Hundreds of migrants arrive in Spanish port as rescue ship docks

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The first Italian government ship accompanying the migrant aid boat Aquarius has docked at the Spanish port of Valencia

The Italian coastguard vessel Dattilo arrived just before 7am yesterday.

It will be followed by the Aquarius and another Italian navy ship, the Orione.

The Aquarius and the two Italian boats are carrying the 630 migrants rescued by the Aquarius while attempting the perilous crossing of the Mediterranean last week.

The Aquarius, a boat operated by the aid groups SOS Mediterranee Sea and Doctors Without Borders, was stuck off the coast of Sicily last Saturday when Italy refused it permission to dock and demanded Malta do so.

Malta refused and Spain stepped in and offered to grant them entry some 930 miles away.

The migrants were met by emergency workers, including health officials and psychologists, at the city’s marina.

Spanish authorities said they will examine the migrants case by case to see if they qualify for asylum according to the country’s regulations.

Spain’s minister of public works, Miguel Angel Abalos, said that the migrants from the Aquarius would be granted a “special authorisation” to remain in the country for one month before “they will be dealt with according to our laws without exception”.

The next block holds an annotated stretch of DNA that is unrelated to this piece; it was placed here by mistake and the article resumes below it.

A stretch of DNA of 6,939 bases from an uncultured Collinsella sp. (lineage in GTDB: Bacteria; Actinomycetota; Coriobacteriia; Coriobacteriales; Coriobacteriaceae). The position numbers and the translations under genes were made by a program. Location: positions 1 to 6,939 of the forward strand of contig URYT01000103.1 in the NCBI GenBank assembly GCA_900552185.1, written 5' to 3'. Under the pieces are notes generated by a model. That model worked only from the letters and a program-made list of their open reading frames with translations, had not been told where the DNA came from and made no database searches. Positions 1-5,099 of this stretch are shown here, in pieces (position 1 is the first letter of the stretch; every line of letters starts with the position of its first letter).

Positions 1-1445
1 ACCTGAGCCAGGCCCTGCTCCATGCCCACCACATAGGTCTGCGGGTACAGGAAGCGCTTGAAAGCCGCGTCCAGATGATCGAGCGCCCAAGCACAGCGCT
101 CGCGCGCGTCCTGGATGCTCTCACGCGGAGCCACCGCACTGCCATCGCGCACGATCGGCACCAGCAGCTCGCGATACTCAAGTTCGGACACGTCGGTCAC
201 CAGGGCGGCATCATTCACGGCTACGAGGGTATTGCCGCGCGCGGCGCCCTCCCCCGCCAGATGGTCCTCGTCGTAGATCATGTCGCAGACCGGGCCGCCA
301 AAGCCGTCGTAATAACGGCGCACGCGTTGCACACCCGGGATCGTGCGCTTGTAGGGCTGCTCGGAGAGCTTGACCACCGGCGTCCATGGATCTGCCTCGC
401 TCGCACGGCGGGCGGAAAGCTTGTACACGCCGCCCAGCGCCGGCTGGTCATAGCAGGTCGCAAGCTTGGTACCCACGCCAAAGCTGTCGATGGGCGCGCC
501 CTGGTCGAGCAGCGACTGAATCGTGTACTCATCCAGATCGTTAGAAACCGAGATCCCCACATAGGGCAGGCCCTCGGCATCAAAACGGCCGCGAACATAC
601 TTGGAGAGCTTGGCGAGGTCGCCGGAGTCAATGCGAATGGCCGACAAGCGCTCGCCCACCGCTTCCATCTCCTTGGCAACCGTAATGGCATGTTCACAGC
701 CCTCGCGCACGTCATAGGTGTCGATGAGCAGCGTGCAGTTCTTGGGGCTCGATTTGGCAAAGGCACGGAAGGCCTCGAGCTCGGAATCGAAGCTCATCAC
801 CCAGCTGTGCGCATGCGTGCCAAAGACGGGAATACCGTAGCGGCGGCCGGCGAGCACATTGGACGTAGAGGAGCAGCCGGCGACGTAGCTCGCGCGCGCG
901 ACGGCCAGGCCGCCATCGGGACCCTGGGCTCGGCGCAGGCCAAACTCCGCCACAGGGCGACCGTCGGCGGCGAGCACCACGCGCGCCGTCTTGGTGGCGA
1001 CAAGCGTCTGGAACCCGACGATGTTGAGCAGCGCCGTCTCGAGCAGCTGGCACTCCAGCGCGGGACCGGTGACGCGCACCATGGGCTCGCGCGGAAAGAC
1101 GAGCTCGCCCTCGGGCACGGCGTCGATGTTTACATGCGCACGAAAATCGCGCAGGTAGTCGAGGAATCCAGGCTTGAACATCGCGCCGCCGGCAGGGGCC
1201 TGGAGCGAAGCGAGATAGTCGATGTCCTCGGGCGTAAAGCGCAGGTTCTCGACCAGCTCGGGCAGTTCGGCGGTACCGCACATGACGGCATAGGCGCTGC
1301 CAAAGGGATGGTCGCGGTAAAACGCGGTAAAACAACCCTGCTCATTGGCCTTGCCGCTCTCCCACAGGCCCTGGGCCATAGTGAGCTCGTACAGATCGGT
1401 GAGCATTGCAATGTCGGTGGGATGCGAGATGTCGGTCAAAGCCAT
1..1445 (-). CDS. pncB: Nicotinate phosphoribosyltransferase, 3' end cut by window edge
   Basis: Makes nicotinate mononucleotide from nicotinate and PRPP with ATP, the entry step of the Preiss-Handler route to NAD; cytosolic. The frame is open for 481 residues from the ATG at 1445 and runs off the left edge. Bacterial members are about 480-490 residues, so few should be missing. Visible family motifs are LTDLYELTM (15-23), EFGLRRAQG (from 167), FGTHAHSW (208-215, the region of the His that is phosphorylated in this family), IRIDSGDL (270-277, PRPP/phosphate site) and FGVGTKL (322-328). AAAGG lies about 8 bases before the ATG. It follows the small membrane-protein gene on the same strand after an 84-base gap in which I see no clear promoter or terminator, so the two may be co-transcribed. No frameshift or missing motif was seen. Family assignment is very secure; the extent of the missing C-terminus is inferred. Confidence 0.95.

Abalos said the Spanish government “will act within the law and with a message to Europe that it doesn’t have an immigration policy up to the challenge at hand”.

The boatload of migrants that was forced to spend days crossing the western Mediterranean includes 123 unaccompanied minors, 11 children and as many as seven pregnant women, according to Valencia’s regional authorities.

Spain has accepted the French government’s offer to take in those migrants who want to go to France “once they have fulfilled the protocols established for their arrival”.

The refusal by Italy and Malta to allow the Aquarius to enter their ports has created a row between EU members over how to handle immigration.

Under the EU’s asylum laws – currently the subject of a major political dispute and under revision – migrants must apply for asylum in the country where they first enter Europe.

The arrival of the Aquarius convoy comes during a spike of seaborne migrants crossing from African shores to southern Spain. Through the first five months of 2018, a total of 35,455 migrants reached European shores, with 11,792 of them arriving in Spain. Spain’s new Socialist government has taken up the cause of the migrants to demonstrate its commitment to protecting human rights.